'Saved by the Bell' executive producer spills show secrets

Peter Engel, executive producer of “Saved by the Bell,” told FOX411 what it was really like working on the classic show.

Sometimes, he had to play moderator when the young actors didn’t get along.

“One night I had a long talk. It was three hours after a rehearsal. I said guys if you have conflict off camera, it’s going to show up on camera,” Engel said. “I must say we had a couple of meetings.”

Engel insists, however, that there wasn’t bad blood between cast members.

“There was never any animosity between people,” he said. The producer stated at most, “It was awkward when people were dating and then they weren’t, but it was awkward for a few days.”

Once the iconic TV show ended in 1993, lots of rumors began to swirl. Recently, Dustin Diamond who played Screech, apologized to his cast mates for claims he made that his co-stars slept with each other as well as with guests on the show and used drugs.

Engel said he feels sorry for the 39-year-old actor. Diamond released a sex tape in 2006 and was arrested in 2014 and went to jail.

“Oh gosh… He was trying to find a new way [to find fame] and he was young and young people make mistakes. I think at that point, he was going downhill quickly. I felt badly for him. I still feel badly for him.”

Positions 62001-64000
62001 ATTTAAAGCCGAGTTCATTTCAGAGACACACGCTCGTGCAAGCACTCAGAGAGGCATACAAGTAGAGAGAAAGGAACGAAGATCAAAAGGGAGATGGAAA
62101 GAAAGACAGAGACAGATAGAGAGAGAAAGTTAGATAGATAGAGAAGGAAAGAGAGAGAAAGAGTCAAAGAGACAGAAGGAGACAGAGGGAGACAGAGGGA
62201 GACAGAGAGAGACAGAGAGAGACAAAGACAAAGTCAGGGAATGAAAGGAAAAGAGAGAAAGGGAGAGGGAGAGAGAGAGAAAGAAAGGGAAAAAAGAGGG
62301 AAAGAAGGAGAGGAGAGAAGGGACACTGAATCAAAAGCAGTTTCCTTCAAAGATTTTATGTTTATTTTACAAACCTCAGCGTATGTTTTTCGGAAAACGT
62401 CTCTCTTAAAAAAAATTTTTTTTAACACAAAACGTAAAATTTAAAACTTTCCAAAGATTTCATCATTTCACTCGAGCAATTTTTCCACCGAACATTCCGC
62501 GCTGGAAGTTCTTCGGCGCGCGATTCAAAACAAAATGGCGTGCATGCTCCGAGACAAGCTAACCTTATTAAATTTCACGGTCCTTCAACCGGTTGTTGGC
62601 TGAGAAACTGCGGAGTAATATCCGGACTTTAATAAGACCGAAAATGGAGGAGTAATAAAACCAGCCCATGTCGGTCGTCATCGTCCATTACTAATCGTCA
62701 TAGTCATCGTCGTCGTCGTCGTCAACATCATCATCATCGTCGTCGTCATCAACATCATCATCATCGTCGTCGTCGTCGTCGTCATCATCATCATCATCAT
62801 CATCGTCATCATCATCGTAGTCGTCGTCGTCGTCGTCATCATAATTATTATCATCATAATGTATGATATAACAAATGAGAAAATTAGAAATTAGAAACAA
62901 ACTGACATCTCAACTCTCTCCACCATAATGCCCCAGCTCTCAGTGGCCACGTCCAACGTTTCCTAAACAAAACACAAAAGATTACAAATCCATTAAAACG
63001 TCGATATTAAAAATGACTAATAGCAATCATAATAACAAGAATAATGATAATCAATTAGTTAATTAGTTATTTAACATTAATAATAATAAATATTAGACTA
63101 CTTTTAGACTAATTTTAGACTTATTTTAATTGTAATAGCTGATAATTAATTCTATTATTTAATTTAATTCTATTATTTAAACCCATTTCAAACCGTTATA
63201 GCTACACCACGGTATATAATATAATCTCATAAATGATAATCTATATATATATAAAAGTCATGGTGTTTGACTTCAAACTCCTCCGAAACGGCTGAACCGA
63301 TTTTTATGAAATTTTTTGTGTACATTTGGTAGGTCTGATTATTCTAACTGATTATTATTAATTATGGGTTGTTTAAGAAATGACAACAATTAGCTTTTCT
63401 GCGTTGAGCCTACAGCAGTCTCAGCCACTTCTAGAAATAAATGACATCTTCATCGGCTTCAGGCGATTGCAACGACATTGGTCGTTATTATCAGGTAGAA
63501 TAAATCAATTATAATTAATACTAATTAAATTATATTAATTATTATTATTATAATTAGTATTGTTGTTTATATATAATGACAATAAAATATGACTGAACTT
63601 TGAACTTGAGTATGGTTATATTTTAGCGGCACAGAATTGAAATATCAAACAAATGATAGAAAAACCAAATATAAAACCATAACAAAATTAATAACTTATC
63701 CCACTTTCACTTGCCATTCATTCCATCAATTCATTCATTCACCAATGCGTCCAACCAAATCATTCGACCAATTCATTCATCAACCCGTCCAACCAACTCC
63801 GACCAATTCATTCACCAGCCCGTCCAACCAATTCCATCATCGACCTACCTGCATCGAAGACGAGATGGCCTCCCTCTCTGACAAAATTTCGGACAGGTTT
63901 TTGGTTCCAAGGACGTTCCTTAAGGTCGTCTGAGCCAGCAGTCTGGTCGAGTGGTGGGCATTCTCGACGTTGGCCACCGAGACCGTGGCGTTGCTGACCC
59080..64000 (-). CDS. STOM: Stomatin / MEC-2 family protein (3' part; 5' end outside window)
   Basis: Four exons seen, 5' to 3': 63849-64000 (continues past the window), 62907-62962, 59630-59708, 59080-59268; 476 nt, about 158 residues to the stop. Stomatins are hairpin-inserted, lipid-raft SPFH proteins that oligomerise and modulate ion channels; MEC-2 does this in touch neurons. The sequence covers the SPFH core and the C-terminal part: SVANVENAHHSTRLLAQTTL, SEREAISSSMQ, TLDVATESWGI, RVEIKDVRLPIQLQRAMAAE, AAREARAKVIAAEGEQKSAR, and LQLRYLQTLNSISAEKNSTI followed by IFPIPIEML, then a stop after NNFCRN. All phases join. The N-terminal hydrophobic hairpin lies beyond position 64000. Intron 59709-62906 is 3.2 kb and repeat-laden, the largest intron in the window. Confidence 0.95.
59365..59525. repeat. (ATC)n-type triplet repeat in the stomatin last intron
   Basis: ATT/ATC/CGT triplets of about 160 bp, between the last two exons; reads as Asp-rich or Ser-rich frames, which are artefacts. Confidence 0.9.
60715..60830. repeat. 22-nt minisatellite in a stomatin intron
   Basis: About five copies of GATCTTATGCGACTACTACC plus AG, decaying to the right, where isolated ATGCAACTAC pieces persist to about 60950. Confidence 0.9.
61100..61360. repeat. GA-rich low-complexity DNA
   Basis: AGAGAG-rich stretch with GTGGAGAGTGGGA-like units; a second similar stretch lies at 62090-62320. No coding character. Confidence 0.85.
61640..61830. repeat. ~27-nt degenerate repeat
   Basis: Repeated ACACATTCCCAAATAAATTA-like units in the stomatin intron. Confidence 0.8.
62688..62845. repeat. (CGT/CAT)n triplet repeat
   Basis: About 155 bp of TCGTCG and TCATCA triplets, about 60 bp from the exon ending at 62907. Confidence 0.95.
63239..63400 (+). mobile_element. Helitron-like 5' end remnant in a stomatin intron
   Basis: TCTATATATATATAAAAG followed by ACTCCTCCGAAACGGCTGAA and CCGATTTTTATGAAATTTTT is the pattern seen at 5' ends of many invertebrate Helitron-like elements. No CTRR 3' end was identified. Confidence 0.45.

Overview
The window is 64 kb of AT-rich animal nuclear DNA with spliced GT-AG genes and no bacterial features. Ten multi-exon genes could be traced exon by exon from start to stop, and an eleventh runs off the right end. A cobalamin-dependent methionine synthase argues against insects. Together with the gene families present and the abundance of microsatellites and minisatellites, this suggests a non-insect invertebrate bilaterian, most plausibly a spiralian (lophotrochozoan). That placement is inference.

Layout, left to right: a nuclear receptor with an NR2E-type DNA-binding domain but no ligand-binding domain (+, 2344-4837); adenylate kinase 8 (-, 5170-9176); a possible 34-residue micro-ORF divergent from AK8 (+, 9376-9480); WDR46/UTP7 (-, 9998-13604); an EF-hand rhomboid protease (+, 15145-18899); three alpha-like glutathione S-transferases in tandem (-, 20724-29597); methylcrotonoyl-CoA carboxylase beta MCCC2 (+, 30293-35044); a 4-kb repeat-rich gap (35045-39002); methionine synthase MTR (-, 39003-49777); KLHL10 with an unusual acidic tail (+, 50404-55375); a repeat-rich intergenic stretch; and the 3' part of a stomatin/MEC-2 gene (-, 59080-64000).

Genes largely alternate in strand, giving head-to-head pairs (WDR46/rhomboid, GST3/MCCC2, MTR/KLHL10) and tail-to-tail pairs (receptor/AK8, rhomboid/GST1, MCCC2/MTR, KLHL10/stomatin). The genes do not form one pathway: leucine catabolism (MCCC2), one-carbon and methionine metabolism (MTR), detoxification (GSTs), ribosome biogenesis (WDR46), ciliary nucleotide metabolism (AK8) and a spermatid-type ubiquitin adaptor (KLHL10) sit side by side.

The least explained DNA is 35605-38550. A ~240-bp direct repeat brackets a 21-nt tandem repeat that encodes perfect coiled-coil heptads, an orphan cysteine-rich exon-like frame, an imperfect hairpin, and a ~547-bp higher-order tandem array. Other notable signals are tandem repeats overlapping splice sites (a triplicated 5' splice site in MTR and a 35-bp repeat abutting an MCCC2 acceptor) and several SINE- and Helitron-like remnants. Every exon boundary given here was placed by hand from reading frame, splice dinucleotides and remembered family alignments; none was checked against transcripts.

Engel said being part of the cast was a different experience for Diamond because he “wasn’t in the gang off camera.”

“Dustin was only 11… Eleven and 12-year-olds don’t hang out with 15 or 16 year olds. And it was very difficult for him… because the other kids were real teens, and it was difficult for him to feel included in the gang when they weren’t on camera. It was hard for him, and I did everything I could.”

Engel said though there were occasional dramatic-moments, the cast felt like family.

“Every Friday night when the audience came in, it was like a party. It was like a family,” he said. “It was a total joy. It was the most fun I’ve had in my entire life. They were the Yankees when the Yankees were the Yankees; they were magical.”

Engel’s memoir, which took five years to write, documents his journey in the television industry.

“It was always a journey to find a hit and having your heart broken so many times — should’ve, could’ve, would’ve,” he recalled. “Along the way I met the greatest iconic people… Finding a hit with a show I never wanted to do that ended up being one of the most iconic shows of all time. The journey of getting knocked down and how you come up and how you come back.”

“I Was Saved by the Bell: Stories of Life, Love, and Dreams That Do Come True” is now available in bookstores.